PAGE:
By Advocate.com Editors
Originally published on Advocate.com February 27 2003 12:00 AM ET
Psychiatrist John E. Fryer, whose coming out at a meeting of the American Psychiatric Association is one of the most influential events in gay and lesbian history, died February 25 in Philadelphia from aspiration pneumonia, according to The Philadelphia Inquirer.
In 1972 Fryer, wearing a full-face mask and wig, came out to the APA at a meeting in Dallas under the pseudonym Dr. H. Anonymous. At the time, the APA listed homosexuality as a mental illness. Fryer decided to speak to the group after losing two jobs because of his sexual orientation. In his historic speech he described to his audience the difficulties of being gay and practicing in a profession that considered him to be mentally ill. In 1973 the APA removed homosexuality from its Diagnostic and Statistical Manual of Mental Disorders.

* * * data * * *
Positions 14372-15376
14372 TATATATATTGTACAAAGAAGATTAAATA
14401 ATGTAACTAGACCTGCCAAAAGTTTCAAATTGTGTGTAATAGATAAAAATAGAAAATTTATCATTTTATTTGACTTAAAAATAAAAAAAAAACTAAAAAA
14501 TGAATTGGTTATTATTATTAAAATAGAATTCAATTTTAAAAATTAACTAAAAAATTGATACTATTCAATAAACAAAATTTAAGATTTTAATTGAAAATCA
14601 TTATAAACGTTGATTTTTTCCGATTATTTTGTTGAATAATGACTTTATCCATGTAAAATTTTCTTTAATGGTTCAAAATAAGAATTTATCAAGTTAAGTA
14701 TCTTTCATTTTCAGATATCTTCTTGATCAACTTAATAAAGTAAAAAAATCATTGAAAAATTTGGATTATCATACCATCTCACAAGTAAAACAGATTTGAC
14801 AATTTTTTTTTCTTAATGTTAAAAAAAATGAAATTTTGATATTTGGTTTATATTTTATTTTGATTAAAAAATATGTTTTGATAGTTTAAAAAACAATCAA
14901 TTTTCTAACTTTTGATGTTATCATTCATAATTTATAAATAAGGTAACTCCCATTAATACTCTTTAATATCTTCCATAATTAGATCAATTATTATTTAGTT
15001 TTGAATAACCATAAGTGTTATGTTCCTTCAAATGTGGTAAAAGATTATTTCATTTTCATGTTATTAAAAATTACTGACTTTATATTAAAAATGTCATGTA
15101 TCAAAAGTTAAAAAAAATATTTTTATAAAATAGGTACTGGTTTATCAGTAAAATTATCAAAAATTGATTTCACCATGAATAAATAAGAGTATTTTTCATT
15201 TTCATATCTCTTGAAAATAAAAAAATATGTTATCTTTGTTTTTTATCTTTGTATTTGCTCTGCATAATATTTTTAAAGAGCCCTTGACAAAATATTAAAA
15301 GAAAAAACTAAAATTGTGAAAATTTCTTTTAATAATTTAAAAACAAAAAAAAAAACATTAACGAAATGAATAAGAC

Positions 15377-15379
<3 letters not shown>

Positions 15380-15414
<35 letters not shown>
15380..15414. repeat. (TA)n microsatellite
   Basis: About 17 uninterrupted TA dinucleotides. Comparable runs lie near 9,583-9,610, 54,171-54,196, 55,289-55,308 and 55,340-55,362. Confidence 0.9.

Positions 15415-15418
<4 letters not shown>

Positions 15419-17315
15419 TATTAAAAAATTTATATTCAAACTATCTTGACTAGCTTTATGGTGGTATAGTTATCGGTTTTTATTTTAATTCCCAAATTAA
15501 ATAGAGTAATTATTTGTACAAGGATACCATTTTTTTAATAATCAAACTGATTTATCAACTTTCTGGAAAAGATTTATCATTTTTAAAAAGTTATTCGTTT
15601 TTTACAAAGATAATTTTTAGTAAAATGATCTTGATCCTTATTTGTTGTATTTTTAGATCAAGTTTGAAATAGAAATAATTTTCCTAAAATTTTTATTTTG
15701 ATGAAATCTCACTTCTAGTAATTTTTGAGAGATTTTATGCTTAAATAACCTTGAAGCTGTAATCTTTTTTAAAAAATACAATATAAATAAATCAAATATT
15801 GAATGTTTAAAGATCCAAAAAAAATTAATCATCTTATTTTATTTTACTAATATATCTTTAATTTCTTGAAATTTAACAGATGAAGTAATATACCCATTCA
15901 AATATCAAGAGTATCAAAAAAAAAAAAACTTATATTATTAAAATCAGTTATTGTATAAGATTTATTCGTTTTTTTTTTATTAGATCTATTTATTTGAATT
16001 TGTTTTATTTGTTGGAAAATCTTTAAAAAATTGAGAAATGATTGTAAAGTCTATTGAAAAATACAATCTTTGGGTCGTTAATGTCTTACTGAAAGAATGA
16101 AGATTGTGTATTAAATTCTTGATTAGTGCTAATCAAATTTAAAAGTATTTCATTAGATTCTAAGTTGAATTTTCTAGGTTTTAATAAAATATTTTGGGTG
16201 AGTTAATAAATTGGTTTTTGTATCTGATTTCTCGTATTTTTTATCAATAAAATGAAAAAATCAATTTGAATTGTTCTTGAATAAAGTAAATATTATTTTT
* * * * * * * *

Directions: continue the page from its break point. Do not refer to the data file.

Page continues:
"It made a big difference," said renowned activist Barbara Gittings, who sat with Fryer the day he spoke to the APA. "Here, for the first time, was a gay psychiatrist telling his colleagues why his career would be ruined if people knew he was gay. It opened up things a great deal, because it made many psychiatrists realize gays were not some abstract idea but were in fact in their profession--there was one right in front of them."
Fryer founded or helped to found Physicians in Transition, Temple's Family Life Development Center, the Institute of Religion and Science, and the Philadelphia AIDS Task Force. He was recognized in 2002 by Vanderbilt University Medical School with a distinguished alumnus award and by the Association of Gay and Lesbian Psychiatrists with a distinguished service award.